Monday, September 9, 2013

Day 9: Mondeaux Esker, East Lake, Rib Lake, Wood Lake

Happy Birthday to Me!

I began my birthday with a pumpkin spice cappuccino from a Holiday gas station. Nothing like my fave Jack Frost Lattes from Sun Prairie’s Beans ‘n Cream, but it would have to do.

So, it’s my 52nd birthday, and I have to hike the bulk of the infamous Mondeaux Esker. This segment winds up the west side of the Mondeaux Flowage, then down the east side before heading straight east for a few miles. All of the hiker notes talk ominously of the terrible conditions on the eastern section: flooded areas, poor markings, hikers getting lost. Yesterday, two hikers chatted with Ed while I was on the trail. They also said the eastern part of that segment was awful, rating it an “F.” I was not looking forward to this.

The western segment was great – on top of an esker, which seems to always equal great footing. I ran along merrily here. Unfortunately, I did drop our spare car key in the process – and didn’t realize it until I ran into Ed, so Ed had to retrace my steps and find it while I motored on. But I digress. The eastern side along the flowage had some soggy parts, and some gnarly areas, but it wasn’t that bad. It was certainly well marked. Then the final eastern stretch loomed. Gulp! It turned out to be fine as well. Yes, it was a bit overgrown, but nothing like some of the previous segments I’ve hiked. The only dangerous section was a beaver dam you had to cross. It was covered in 4-foot high vegetation that hid both the dam (your footing) and the blazes. Afterwards, I informed the local IAT chair, Buzz, and he said it will be taken care of pronto.

Next up: the East Lake and Rib Lake sections, which appear to be one when you’re hiking them. I knew this was the area around Rib Mountain and Timms Hill, the highest points in the state, so I figured it could be hilly here. Yep. You pretty much walked up a huge hill, then down a huge hill, over and over and over again. Most of the trail was free of undergrowth, though, which was nice. Plus the group that maintains this section posts helpful, informative signs along the way, like one pointing out the stump of a tree that had been cut down +100 years ago. I’m not sure how they know this, but it was fun to see.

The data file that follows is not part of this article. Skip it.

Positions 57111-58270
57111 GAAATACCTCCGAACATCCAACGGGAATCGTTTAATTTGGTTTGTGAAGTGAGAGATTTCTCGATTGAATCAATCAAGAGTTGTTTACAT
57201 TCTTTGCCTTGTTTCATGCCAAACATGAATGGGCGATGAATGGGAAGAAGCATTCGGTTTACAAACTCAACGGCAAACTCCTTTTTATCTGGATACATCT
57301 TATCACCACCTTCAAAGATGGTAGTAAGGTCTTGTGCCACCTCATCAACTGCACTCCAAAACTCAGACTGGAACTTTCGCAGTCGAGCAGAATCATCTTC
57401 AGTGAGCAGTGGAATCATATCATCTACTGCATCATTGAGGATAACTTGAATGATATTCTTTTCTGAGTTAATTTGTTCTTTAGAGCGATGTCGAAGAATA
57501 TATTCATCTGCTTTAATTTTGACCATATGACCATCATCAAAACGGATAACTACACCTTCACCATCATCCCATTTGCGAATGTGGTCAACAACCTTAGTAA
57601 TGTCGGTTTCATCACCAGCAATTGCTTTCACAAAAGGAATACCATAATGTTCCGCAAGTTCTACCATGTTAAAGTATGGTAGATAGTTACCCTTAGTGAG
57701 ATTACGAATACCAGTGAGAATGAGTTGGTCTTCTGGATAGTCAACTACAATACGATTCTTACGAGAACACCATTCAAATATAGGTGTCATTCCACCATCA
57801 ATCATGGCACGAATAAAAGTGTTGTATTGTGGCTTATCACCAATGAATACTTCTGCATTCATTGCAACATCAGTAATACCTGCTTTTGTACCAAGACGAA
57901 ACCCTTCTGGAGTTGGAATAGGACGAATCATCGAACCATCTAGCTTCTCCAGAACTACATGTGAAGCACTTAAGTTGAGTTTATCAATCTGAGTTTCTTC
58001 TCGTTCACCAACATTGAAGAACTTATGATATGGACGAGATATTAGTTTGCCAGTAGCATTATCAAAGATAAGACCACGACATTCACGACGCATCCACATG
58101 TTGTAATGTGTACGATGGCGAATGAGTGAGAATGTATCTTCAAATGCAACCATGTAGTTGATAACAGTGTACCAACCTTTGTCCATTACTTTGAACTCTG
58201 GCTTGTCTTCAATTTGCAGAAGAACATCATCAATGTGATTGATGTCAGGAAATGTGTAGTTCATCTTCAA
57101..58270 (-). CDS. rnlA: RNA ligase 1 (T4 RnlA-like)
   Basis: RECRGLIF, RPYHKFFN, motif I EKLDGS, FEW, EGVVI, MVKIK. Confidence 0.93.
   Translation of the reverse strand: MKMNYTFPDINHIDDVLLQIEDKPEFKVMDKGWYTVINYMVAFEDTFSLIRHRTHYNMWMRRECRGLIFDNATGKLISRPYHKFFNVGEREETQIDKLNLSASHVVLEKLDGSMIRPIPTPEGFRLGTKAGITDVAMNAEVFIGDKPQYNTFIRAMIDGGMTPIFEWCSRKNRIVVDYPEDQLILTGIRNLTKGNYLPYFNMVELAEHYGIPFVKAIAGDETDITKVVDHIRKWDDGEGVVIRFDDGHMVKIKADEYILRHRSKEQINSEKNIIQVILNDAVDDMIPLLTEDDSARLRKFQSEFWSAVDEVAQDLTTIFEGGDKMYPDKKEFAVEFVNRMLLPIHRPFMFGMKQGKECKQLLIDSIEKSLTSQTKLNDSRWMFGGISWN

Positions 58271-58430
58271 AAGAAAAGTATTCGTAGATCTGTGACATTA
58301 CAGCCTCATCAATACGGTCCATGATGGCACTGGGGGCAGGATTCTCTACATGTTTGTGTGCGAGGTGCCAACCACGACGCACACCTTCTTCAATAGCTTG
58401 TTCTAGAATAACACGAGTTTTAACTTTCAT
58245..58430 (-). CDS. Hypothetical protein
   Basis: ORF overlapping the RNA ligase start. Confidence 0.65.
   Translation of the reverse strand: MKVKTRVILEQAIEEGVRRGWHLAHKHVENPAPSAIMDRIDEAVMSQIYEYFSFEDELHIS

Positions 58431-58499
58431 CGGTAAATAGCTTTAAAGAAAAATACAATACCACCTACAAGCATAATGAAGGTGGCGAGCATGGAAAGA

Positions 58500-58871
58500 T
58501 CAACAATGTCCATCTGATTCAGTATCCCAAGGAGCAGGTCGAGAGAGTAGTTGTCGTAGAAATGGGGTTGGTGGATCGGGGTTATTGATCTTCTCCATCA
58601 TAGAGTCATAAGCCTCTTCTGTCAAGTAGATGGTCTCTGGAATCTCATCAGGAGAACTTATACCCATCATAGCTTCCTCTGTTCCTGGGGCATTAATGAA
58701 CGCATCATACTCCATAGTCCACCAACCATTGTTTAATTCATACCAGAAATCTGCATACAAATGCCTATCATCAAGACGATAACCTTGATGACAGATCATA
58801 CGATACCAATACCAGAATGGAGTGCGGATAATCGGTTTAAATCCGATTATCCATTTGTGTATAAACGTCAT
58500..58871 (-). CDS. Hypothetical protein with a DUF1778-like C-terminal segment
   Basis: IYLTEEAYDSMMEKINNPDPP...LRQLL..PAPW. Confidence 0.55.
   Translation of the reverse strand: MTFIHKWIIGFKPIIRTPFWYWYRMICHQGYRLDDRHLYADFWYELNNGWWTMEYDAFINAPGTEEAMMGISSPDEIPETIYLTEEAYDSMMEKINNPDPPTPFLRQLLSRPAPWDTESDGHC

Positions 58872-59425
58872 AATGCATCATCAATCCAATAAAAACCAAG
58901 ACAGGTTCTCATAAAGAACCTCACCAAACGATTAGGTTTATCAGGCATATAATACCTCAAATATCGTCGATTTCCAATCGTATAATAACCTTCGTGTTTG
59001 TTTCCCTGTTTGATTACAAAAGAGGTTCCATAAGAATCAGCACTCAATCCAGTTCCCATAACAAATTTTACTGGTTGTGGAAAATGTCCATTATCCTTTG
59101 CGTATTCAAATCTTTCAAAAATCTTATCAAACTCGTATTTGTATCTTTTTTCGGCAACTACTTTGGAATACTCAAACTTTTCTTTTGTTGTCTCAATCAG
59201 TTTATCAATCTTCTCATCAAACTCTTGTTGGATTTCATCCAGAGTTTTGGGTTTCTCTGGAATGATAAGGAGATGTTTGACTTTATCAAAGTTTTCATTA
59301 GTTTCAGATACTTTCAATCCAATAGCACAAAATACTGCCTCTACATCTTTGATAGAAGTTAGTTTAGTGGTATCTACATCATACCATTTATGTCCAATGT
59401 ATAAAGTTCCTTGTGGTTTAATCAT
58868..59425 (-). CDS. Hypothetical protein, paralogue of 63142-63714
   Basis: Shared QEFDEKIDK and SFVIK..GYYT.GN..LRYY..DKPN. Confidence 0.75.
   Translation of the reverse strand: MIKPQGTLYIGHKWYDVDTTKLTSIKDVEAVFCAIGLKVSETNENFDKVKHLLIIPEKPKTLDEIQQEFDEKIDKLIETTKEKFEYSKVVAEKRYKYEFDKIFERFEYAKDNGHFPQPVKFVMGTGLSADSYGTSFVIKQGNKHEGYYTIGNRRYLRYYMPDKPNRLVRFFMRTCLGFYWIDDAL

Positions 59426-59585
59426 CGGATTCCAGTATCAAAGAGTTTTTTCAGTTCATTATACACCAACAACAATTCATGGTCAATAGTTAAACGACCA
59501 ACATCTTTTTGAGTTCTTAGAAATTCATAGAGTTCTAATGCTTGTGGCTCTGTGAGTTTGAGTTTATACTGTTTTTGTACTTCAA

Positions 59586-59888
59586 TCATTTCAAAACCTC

The last section I tackled was the start of Wood Lake. Wood Lake also carries warnings about “frequent bear activity,” missing blazes due to logging and beaver dams that flood the area. I just walked a short part of the segment before it enters the logging/beaver dam area, and it was fine. A great end to my birthday. J

Speaking of my birthday, if any of you are so inclined, please consider making a donation to the Ice Age Trail Alliance in honor of my birthday or thru-hike. Like so many other worthy entities, the IAT is short on funds. Volunteers maintain and build all of the trails, and of course the IAT is only half completed. We’ve got one of only 11 National Scenic Trails in our backyard, folks, and that’s something very special. Something to treasure. So whether you’ve got a spare $5 or $25 or $50 or more, please consider helping us finish all 1,200 miles of the Ice Age Trail.



  1. Glad you are back on track Valderi, Looking forward to joining you next week near Portage. I would love to be seeing and running the trails up North too since they offer a different challenge and sense of accomplishment from those wide trails to the south. The Alliance is always appreciative of donations and any amount will allow us to continue our ability to extend and maintain the trail. I'll promote the option for people to join and/or volunteer for the Alliance too. 100's of volunteer opportunities each year with three big Mobile Skill Crew events still coming up at Harwood Lakes, St Croix Falls and Gibralter Rock. Jason.

  2. Hi Melanie,

    Good to hear things are still going well. The bod is holding up, and you look great in the pics! Keep up the good work, and have a great time.